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The Polish Home Army and the struggle for the Lublin region 1943-1945

Blackwell, James William. (2010) The Polish Home Army and the struggle for the Lublin region 1943-1945. PhD thesis, University of Glasgow.

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Abstract

Between 1939 and 1944 the underground forces of the Polish Government-in-Exile created an underground army in the Lublin region, which, at its height, numbered 60,000 men. The underground Army was created in order to facilitate the reestablishment of an independent Poland. The Army that was created, the AK, was in effect, an alliance organisation comprising, to varying degrees, members of all pro-independence underground groups. It was, in Lublin, to always suffer from internal stresses and strains, which were exaggerated by the actions of the region’s occupiers. These strains were highlighted and exploited by the ‘liberating’ Red Army. From the moment that they set foot in the province in July 1944, the forces of the Soviet Union aimed to put into place a Polish regime that was compliant and communist. The most interesting fact about the operation mounted by the AK to liberate Lublin province from the Germans, lies in the regional command’s reaction to both their orders and the demands made of them by the incoming Soviets. The regional commander’s decision in July 1944 to order his forces to hand in their weapons and disperse meant that the human stock of the underground would remain, that it would survive the first wave of NKVD arrests. This meant that, despite the massive setback of the post liberation era, a core, armed, and well structured underground still existed. What destroyed this attempt to preserve the AK in Lublin was the halting of the eastern front for five months. This meant that 2.2 million Soviets were operating in and around Lublin whilst the AK central command was fighting to liberate Warsaw. The halting of the front, therefore, was to hasten the fate of those in the underground, both in the capital and to the east. Ultimately it was the mass repression in the aftermath of the Warsaw Uprising that fatally weakened the Lublin underground as an organised, coherent entity. In many senses the crucial period for the AK in Lublin was the one from July until November 1944. The alliance of the underground in the area had been an often-difficult one but after months of silence from London, and the failure of the Warsaw Uprising and the Moscow talks, this alliance began to collapse. Whilst the framework of the underground had been almost destroyed by the winter of 1944-1945, crucially a framework of resistance had survived the NKVD’s concerted attempts to destroy it totally. The importance of this framework was clearly shown after the Red Army restarted its attack at the heart of the Third Reich in January 1945, removing the vast majority of troops from the region. The second underground was much more disjointed in its nature with weaker command structures. Yet because a framework was in place, because some respected officers and their men had survived the winter of 1944-45, the underground was to remain more organised in Lublin than in most other areas of Poland. Whilst the anti-communist underground was ultimately defeated, in Lublin it was to remain a sizeable threat to the communist regime until 1947.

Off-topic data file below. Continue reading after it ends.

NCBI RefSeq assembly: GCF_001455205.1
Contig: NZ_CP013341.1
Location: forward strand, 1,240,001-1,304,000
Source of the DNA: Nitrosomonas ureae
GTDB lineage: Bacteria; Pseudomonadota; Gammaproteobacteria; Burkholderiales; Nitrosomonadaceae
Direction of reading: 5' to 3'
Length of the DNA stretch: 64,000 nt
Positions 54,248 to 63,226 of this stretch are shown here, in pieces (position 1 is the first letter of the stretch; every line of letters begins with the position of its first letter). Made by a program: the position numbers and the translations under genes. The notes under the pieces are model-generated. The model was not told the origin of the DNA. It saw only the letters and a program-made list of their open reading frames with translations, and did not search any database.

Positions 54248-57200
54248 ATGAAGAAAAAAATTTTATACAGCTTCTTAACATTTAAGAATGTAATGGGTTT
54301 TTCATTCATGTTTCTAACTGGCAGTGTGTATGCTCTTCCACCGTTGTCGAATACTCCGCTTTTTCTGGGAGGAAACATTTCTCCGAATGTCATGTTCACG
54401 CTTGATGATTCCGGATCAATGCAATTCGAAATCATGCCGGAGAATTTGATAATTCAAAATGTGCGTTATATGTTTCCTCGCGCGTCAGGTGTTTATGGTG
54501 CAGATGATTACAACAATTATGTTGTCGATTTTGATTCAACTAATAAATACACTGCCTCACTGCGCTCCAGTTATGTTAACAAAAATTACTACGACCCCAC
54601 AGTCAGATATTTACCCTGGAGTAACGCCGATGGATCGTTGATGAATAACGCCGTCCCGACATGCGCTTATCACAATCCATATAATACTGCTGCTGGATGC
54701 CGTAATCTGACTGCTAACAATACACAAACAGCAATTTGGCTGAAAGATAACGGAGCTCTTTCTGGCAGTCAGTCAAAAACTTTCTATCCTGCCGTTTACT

Item Type: Thesis (PhD)
Qualification Level: Doctoral
Keywords: Polish, History, World War Two, Home Army
Subjects: D History General and Old World > D History (General) > D901 Europe (General)
D History General and Old World > D History (General) > D731 World War II
Colleges/Schools: College of Arts > School of Modern Languages and Cultures > Slavonic Studies
Supervisor's Name: Swain, Professor Geoffrey
Date of Award: 2010
Depositing User: MR JAMES BLACKWELL
Unique ID: glathesis:2010-1540
Copyright: Copyright of this thesis is held by the author.
Date Deposited: 04 Mar 2010
Last Modified: 10 Dec 2012 13:42
URI: http://theses.gla.ac.uk/id/eprint/1540

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